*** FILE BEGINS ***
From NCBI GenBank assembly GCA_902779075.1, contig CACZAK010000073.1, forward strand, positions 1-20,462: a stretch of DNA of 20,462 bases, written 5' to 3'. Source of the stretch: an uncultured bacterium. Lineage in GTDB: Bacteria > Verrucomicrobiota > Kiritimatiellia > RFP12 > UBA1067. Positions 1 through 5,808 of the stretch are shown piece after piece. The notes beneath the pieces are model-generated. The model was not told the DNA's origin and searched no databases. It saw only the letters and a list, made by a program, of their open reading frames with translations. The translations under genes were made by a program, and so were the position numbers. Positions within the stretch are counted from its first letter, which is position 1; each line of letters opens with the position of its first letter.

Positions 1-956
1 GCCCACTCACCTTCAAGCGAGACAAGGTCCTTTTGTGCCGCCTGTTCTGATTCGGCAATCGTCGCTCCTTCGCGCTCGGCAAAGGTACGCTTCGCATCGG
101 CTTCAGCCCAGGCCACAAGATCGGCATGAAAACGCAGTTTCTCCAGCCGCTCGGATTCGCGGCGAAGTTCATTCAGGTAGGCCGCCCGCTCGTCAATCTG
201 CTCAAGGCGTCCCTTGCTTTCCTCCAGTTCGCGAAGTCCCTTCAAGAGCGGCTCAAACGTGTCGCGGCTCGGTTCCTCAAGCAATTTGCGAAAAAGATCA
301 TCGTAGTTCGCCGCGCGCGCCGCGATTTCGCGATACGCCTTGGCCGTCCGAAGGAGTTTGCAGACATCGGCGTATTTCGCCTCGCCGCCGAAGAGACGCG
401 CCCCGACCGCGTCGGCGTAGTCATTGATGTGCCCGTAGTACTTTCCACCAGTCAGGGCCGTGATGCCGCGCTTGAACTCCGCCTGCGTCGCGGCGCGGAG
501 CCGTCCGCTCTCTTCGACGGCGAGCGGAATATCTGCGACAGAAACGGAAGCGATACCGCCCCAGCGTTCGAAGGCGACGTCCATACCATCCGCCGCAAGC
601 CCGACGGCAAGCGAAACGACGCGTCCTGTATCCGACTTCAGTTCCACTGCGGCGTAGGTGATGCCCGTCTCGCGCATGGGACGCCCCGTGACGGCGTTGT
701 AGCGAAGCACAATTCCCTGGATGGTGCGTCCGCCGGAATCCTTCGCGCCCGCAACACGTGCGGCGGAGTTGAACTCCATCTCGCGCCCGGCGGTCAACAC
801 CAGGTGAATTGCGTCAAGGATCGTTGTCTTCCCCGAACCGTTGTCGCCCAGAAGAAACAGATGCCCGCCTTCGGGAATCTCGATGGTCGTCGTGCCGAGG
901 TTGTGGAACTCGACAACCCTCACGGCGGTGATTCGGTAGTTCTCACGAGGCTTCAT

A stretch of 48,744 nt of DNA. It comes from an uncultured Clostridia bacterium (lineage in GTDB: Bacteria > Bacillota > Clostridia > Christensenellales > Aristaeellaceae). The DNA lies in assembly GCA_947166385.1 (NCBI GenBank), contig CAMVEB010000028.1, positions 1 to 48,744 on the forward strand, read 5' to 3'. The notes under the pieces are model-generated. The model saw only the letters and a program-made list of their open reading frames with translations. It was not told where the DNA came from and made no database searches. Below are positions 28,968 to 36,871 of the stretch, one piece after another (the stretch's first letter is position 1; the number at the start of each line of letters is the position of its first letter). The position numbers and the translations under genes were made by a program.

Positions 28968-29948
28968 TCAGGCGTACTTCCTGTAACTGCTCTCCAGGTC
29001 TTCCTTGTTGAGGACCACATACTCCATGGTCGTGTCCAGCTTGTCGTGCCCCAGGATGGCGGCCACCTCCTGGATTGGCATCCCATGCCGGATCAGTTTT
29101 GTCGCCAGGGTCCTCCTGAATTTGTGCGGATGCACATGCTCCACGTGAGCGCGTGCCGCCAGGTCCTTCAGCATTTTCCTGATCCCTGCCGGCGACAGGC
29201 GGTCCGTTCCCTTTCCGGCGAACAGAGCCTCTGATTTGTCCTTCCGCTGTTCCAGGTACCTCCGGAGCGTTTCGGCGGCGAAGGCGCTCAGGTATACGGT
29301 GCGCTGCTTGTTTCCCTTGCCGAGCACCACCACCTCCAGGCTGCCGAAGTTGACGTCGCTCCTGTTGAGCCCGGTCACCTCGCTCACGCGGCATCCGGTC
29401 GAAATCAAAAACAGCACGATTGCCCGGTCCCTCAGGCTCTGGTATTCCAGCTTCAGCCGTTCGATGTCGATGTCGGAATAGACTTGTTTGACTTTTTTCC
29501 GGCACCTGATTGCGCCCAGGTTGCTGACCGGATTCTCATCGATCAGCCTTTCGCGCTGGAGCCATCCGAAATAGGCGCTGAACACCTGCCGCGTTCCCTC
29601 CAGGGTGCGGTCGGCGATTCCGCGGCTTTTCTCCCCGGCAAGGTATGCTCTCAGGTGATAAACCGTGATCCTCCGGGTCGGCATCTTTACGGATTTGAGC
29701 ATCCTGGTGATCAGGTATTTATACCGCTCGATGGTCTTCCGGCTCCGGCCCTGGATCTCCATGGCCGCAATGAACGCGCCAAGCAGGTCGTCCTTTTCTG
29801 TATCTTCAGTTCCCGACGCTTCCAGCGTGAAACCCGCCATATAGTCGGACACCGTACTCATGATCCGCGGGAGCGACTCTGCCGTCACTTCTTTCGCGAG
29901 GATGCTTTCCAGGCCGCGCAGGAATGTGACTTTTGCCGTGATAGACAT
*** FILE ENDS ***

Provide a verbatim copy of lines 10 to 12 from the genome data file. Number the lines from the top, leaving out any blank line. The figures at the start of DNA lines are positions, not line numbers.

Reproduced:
701 AGCGAAGCACAATTCCCTGGATGGTGCGTCCGCCGGAATCCTTCGCGCCCGCAACACGTGCGGCGGAGTTGAACTCCATCTCGCGCCCGGCGGTCAACAC
801 CAGGTGAATTGCGTCAAGGATCGTTGTCTTCCCCGAACCGTTGTCGCCCAGAAGAAACAGATGCCCGCCTTCGGGAATCTCGATGGTCGTCGTGCCGAGG
901 TTGTGGAACTCGACAACCCTCACGGCGGTGATTCGGTAGTTCTCACGAGGCTTCAT